Bleeding During Pregnancy, What Is Normal And When You Should See A Doctor
While spotting or bleeding during pregnancy is not always a cause for concern, it’s absolutely alarming regardless if you figured it might happen. Know the reasons why we bleed sometimes, and how to be able to know if it’s serious and needs immediate attention, or if it can wait until your next medical appointment.
The great news is that while it’s pretty scary when it happens, spotting or light bleeding in the early days of pregnancy is not usually a cause for alarm. A lot of women experience spotting.
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“The vast majority of spotting is harmless,” says Alyssa Stephenson-Famy, M.D., Maternal-Fetal Medicine Specialist at the University of Washington, Seattle. But bleeding, no matter how scant, can be indicative of a variety of complications, including miscarriage, ectopic pregnancy, and placenta previa, and thus should never be ignored. Here are the various reasons you may experience bleeding during pregnancy, when to know whether you should call your doctor, and tips for effectively communicating your symptoms to your healthcare provider.
Causes of bleeding during pregnancy
When you’re four weeks pregnant, and when most of us have no idea yet, the fertilized egg will attach itself to the uterine walls. In doing so, it is ‘implanting’ and will cause implantation bleeding. So if you’re actively trying to get pregnant, and notice spots of blood around ten days after sex, it could possibly be implantation bleeding and nothing to worry about, with possibly something to celebrate!
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Infections such as chlamydia or herpes can cause light bleeding. It is always best to have it checked on by a medical professional and have the infection treated.
Exams by your doctors
Getting an exam by a doctor is sometimes uncomfortable, and can cause some light spotting within the day after the exam. If bleeding during pregnancy continues after that, I would suggest giving them a call and double checking.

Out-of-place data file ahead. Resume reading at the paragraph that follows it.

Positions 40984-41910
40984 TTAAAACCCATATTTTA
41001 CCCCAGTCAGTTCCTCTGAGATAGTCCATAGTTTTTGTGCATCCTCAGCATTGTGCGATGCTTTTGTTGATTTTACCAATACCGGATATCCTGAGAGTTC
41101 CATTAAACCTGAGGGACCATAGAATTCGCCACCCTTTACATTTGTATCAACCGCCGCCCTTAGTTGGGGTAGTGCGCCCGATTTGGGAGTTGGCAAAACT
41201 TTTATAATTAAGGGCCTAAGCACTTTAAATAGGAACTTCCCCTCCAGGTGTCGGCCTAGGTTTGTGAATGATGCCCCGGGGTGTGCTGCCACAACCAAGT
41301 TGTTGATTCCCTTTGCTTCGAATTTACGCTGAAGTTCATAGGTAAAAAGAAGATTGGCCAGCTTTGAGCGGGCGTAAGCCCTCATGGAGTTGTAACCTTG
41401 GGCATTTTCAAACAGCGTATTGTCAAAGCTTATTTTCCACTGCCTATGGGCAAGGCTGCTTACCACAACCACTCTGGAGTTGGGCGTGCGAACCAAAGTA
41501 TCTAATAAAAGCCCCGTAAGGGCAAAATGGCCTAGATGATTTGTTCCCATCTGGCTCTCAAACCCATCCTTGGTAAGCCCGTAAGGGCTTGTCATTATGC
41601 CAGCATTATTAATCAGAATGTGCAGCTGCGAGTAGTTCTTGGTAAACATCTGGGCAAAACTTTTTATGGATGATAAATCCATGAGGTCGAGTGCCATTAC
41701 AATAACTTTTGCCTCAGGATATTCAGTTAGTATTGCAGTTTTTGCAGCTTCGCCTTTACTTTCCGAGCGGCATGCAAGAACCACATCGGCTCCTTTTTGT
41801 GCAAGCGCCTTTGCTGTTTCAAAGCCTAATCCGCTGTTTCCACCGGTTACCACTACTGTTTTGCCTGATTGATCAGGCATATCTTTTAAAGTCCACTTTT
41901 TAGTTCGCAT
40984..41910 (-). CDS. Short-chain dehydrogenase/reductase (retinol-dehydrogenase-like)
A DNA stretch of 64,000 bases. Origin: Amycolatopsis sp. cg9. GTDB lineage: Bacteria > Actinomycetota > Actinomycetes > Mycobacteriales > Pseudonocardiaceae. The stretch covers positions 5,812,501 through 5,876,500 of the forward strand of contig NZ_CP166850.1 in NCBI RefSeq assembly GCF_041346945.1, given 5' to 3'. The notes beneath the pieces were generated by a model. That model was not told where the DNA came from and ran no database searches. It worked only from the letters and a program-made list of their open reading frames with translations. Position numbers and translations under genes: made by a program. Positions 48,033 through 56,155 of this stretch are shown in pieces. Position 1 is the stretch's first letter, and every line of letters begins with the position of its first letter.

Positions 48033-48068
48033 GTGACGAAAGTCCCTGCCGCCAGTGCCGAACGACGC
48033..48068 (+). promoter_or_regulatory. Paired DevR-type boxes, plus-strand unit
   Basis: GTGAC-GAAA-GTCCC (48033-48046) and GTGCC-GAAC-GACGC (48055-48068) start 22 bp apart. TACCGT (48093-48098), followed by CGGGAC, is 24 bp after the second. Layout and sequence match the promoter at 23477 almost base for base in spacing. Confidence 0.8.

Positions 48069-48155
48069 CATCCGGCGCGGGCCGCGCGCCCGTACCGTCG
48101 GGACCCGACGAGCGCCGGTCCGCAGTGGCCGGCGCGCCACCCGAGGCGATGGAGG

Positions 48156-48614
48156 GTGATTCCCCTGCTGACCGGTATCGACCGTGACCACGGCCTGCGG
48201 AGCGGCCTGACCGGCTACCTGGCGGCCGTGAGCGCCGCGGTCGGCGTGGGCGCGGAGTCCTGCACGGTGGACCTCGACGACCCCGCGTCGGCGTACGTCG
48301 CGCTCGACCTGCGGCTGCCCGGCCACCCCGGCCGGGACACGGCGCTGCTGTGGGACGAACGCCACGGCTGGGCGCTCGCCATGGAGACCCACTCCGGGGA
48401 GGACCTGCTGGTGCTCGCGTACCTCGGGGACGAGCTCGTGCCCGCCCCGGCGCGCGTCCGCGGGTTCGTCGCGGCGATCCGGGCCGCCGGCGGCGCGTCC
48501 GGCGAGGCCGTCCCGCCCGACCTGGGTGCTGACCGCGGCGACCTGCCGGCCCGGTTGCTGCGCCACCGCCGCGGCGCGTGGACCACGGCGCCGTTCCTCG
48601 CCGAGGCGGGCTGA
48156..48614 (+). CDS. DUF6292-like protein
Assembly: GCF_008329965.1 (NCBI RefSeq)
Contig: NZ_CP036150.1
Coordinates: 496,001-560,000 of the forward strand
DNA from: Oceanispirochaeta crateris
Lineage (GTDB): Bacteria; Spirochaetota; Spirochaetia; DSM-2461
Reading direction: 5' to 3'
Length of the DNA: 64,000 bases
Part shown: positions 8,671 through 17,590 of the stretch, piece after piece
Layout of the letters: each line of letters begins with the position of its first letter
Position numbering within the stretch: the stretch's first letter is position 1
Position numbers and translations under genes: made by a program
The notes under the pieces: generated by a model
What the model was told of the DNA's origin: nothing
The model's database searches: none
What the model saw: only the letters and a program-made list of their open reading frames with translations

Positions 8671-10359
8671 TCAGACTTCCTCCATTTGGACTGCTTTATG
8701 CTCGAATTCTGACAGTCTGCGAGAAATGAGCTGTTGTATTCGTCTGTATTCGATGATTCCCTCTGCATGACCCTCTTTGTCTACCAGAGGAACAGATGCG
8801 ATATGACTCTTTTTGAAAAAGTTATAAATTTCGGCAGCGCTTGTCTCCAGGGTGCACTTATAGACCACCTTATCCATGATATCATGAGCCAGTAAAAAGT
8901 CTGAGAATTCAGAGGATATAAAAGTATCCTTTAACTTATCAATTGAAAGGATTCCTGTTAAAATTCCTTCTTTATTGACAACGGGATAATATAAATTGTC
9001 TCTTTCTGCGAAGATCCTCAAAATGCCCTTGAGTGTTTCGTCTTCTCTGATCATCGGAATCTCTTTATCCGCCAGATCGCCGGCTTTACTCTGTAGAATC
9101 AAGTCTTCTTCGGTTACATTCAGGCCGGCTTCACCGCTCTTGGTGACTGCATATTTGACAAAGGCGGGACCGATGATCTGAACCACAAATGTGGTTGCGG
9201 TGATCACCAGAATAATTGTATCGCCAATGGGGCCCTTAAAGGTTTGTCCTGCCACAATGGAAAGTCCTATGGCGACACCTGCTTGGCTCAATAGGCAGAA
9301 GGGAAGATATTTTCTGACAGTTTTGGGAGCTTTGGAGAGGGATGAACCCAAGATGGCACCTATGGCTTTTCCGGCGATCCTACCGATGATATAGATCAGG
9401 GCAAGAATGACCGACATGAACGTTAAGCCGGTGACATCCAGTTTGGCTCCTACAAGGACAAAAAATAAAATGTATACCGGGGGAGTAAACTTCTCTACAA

Sometimes bleeding during the first half of your pregnancy can be a sign of a more serious condition, however, such as:
- Subchorionic hemorrhage, which is bleeding around the placenta. Although it is possible to continue with a normal pregnancy after this type of bleeding occurs, prompt diagnosis and treatment are vital. “Most subchorionic hemorrhages resolve, but it does put the woman at an increased risk for other complications such as preterm labor,” Dr
- Chemical pregnancy, which occurs when an egg is fertilized but never fully implants in the uterus.
- Miscarriage (either threatened or imminent), which is the spontaneous loss of a pregnancy in the first 20 weeks. Often, the bleeding or spotting that occurs during a miscarriage will be accompanied by other symptoms, such as cramping or abdominal pain.
- Ectopic pregnancy, which occurs when a fertilized egg implants somewhere other than the uterus, most often in a fallopian tube. Sometimes called a tubal pregnancy, an ectopic pregnancy cannot progress normally and may be life-threatening to the mother if left undiagnosed.
- Molar pregnancy, a nonviable pregnancy characterized by an abnormal growth on the placenta, and, usually, an abnormal fetus.
- Source. parents.com
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